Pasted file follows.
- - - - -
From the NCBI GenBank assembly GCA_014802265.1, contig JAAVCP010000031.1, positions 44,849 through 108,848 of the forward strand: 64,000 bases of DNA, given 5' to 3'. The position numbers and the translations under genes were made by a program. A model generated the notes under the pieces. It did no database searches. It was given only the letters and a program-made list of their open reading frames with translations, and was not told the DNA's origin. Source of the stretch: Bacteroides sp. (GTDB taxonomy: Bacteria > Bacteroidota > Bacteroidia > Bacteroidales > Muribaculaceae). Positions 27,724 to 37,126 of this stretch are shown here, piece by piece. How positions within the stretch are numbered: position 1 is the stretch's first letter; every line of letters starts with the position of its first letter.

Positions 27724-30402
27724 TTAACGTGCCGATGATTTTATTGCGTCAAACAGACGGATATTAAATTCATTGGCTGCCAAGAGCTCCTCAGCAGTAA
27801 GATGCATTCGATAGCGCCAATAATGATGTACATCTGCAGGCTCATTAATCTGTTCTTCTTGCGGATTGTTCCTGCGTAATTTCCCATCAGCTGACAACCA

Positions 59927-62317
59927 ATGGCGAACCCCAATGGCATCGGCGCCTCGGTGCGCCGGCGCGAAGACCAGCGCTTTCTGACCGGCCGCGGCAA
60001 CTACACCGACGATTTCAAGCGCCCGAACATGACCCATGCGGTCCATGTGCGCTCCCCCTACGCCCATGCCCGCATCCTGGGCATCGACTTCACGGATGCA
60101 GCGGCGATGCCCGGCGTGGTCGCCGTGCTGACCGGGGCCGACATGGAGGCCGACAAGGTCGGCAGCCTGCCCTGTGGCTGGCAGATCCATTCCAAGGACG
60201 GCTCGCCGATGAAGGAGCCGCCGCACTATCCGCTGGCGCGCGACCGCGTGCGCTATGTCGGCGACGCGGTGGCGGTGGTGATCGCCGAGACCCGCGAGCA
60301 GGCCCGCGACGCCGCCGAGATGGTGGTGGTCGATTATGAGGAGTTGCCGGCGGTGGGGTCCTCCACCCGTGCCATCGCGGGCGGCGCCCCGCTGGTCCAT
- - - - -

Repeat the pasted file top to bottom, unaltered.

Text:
From the NCBI GenBank assembly GCA_014802265.1, contig JAAVCP010000031.1, positions 44,849 through 108,848 of the forward strand: 64,000 bases of DNA, given 5' to 3'. The position numbers and the translations under genes were made by a program. A model generated the notes under the pieces. It did no database searches. It was given only the letters and a program-made list of their open reading frames with translations, and was not told the DNA's origin. Source of the stretch: Bacteroides sp. (GTDB taxonomy: Bacteria > Bacteroidota > Bacteroidia > Bacteroidales > Muribaculaceae). Positions 27,724 to 37,126 of this stretch are shown here, piece by piece. How positions within the stretch are numbered: position 1 is the stretch's first letter; every line of letters starts with the position of its first letter.

Positions 27724-30402
27724 TTAACGTGCCGATGATTTTATTGCGTCAAACAGACGGATATTAAATTCATTGGCTGCCAAGAGCTCCTCAGCAGTAA
27801 GATGCATTCGATAGCGCCAATAATGATGTACATCTGCAGGCTCATTAATCTGTTCTTCTTGCGGATTGTTCCTGCGTAATTTCCCATCAGCTGACAACCA

Positions 59927-62317
59927 ATGGCGAACCCCAATGGCATCGGCGCCTCGGTGCGCCGGCGCGAAGACCAGCGCTTTCTGACCGGCCGCGGCAA
60001 CTACACCGACGATTTCAAGCGCCCGAACATGACCCATGCGGTCCATGTGCGCTCCCCCTACGCCCATGCCCGCATCCTGGGCATCGACTTCACGGATGCA
60101 GCGGCGATGCCCGGCGTGGTCGCCGTGCTGACCGGGGCCGACATGGAGGCCGACAAGGTCGGCAGCCTGCCCTGTGGCTGGCAGATCCATTCCAAGGACG
60201 GCTCGCCGATGAAGGAGCCGCCGCACTATCCGCTGGCGCGCGACCGCGTGCGCTATGTCGGCGACGCGGTGGCGGTGGTGATCGCCGAGACCCGCGAGCA
60301 GGCCCGCGACGCCGCCGAGATGGTGGTGGTCGATTATGAGGAGTTGCCGGCGGTGGGGTCCTCCACCCGTGCCATCGCGGGCGGCGCCCCGCTGGTCCAT